Beware the possible downside of those prescription proton pump inhibitors, more commonly known as Nexium, Prilosec, Prevacid, etc., that are often prescribed for gastroesophageal reflux disease or stomach ulcers. They apparently can do a number on your magnesium levels.
The Food and Drug Administration warned Wednesday that the drugs can eventually lead to low serum magnesium levels, or hypomagnesemia, when taken for more than a year.
Got that? Hypomagnesemia. In other words: Too little magnesium. That helpful translation was provided by MedicineNet, which elaborates:
“Deficiency of magnesium causes increased irritability of the nervous system with tetany (spasms of the hands and feet, muscular twitching and cramps, spasm of the larynx, etc.” The FDA adds irregular heartbeat and convulsions to the list of potential symptoms.
Such a deficiency can be especially problematic for patients taking digoxin, used to treat congestive heart failure and atrial fibrillation. The FDA hastens to point out that most people on the drugs do not, repeat DO NOT, have such symptoms. And people should not stop taking the drugs unless directed to do so by their doctor.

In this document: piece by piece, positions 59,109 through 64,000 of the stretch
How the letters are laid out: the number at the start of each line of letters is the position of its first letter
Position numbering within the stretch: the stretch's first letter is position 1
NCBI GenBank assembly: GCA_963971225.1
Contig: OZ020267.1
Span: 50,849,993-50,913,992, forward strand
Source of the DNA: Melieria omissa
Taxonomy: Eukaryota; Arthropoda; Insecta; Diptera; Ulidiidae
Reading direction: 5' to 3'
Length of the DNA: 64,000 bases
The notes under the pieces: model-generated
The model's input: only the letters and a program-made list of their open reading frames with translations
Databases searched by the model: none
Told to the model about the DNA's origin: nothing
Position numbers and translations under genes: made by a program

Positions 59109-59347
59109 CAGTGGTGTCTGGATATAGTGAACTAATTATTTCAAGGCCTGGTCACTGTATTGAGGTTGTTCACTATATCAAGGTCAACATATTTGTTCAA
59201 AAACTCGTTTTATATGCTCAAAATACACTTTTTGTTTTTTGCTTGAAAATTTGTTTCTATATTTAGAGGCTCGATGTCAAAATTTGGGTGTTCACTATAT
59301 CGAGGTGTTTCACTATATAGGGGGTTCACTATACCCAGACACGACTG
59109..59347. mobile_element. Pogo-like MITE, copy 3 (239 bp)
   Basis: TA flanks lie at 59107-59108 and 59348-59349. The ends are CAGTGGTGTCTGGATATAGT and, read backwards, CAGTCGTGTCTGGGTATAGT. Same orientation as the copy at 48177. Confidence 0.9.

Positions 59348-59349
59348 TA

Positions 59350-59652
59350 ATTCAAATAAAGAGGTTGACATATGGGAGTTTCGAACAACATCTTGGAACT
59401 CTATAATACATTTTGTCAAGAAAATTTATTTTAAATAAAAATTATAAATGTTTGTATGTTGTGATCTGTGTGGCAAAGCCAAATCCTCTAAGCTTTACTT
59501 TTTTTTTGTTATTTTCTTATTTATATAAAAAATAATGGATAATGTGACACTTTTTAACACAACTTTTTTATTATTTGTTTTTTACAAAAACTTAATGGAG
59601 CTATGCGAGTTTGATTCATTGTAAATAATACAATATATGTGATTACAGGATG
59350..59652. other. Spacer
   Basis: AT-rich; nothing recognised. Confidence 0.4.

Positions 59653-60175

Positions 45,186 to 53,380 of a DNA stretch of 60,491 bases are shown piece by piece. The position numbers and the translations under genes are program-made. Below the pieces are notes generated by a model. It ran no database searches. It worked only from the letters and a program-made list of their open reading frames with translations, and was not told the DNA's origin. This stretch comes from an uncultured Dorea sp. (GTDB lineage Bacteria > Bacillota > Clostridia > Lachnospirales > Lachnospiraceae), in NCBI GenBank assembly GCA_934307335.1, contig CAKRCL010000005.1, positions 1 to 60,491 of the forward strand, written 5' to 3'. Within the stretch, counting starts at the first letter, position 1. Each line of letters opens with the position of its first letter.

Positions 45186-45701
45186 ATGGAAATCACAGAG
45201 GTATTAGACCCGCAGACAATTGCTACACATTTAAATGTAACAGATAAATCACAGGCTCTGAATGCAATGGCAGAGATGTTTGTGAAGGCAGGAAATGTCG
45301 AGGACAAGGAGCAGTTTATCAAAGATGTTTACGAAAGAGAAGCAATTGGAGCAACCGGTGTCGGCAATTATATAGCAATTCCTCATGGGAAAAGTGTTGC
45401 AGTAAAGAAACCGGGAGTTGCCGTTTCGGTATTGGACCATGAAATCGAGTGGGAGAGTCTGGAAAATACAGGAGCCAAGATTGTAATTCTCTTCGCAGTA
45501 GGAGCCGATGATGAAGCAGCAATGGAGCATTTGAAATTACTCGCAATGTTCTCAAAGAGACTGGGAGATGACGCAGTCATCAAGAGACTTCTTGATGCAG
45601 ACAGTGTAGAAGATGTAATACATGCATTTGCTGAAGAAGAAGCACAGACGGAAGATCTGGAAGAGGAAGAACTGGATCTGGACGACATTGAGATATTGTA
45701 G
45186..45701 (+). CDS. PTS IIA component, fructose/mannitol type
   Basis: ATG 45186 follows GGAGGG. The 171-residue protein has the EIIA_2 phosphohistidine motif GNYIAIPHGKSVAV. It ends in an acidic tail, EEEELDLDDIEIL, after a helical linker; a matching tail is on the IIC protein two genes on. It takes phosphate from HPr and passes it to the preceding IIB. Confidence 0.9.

But the agency adds, and this was the point of the announcement, that warnings about the potential side effects are going to be added to the labels of all prescription PPIs. PPIs, by the way, block the production of stomach acid. They’re used to prevent and treat gastroesophageal reflux disease and ulcers.